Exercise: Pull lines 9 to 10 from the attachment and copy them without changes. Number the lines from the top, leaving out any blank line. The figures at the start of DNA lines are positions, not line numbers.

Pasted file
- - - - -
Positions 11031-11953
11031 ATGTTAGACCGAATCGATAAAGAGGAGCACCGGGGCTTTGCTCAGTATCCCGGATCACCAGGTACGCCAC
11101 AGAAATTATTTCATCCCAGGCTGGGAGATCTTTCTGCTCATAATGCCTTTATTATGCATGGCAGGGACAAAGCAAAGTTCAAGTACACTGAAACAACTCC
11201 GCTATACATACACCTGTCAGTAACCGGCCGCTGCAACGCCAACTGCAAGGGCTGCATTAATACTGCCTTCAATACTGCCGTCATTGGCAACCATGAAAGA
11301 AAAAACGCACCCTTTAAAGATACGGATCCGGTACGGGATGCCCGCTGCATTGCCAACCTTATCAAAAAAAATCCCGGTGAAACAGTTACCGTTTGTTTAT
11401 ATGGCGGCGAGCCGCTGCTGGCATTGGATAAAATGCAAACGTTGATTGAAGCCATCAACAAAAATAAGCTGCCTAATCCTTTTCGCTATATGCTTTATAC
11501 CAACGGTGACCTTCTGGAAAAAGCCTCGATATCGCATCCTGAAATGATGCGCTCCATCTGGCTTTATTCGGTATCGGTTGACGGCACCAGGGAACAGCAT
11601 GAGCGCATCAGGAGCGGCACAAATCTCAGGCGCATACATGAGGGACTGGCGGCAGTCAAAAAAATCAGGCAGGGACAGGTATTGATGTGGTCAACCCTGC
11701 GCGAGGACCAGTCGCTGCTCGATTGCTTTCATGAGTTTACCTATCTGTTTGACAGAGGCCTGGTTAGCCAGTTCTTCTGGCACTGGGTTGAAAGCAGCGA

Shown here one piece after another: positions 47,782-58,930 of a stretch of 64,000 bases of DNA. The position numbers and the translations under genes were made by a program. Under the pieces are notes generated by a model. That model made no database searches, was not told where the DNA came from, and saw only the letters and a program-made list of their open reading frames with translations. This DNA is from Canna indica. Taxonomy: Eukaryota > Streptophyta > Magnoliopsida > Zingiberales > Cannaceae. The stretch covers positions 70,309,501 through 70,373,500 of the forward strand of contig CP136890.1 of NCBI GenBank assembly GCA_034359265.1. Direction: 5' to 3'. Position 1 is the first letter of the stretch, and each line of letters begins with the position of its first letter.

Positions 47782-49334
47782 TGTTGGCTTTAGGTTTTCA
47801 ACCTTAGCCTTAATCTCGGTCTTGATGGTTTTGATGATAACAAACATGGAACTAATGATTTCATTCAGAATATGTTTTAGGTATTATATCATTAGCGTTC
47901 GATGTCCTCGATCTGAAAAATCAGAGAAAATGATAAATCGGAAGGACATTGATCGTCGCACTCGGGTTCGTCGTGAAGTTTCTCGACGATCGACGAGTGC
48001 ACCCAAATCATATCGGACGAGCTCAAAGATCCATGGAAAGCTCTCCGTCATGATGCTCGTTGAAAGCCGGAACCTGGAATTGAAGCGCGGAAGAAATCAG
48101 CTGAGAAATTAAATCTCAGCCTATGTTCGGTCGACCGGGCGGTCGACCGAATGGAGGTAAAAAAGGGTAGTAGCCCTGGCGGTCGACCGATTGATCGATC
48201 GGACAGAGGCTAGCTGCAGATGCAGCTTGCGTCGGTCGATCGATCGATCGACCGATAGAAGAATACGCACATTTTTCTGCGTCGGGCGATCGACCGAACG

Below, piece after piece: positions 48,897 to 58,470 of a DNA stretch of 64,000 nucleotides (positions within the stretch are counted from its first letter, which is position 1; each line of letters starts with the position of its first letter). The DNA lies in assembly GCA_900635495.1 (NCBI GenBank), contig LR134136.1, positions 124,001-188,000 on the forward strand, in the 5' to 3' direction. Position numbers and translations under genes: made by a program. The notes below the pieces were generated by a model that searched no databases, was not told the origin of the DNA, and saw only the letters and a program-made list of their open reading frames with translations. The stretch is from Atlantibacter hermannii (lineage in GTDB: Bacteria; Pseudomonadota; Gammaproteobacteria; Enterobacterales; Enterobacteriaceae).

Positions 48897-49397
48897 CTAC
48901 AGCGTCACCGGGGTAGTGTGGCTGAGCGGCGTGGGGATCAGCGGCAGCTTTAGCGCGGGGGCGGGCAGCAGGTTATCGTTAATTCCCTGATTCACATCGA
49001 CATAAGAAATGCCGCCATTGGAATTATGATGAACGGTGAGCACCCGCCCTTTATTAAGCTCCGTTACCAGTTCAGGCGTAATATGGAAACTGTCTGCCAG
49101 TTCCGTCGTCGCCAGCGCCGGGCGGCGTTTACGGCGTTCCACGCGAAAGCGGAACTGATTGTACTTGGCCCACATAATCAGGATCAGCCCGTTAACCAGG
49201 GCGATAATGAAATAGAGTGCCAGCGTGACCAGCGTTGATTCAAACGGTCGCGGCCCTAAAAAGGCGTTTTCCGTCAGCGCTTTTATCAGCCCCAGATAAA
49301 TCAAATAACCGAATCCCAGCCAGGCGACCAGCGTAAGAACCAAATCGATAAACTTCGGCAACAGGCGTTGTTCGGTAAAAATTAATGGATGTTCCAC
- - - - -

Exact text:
11701 GCGAGGACCAGTCGCTGCTCGATTGCTTTCATGAGTTTACCTATCTGTTTGACAGAGGCCTGGTTAGCCAGTTCTTCTGGCACTGGGTTGAAAGCAGCGA

Shown here one piece after another: positions 47,782-58,930 of a stretch of 64,000 bases of DNA. The position numbers and the translations under genes were made by a program. Under the pieces are notes generated by a model. That model made no database searches, was not told where the DNA came from, and saw only the letters and a program-made list of their open reading frames with translations. This DNA is from Canna indica. Taxonomy: Eukaryota > Streptophyta > Magnoliopsida > Zingiberales > Cannaceae. The stretch covers positions 70,309,501 through 70,373,500 of the forward strand of contig CP136890.1 of NCBI GenBank assembly GCA_034359265.1. Direction: 5' to 3'. Position 1 is the first letter of the stretch, and each line of letters begins with the position of its first letter.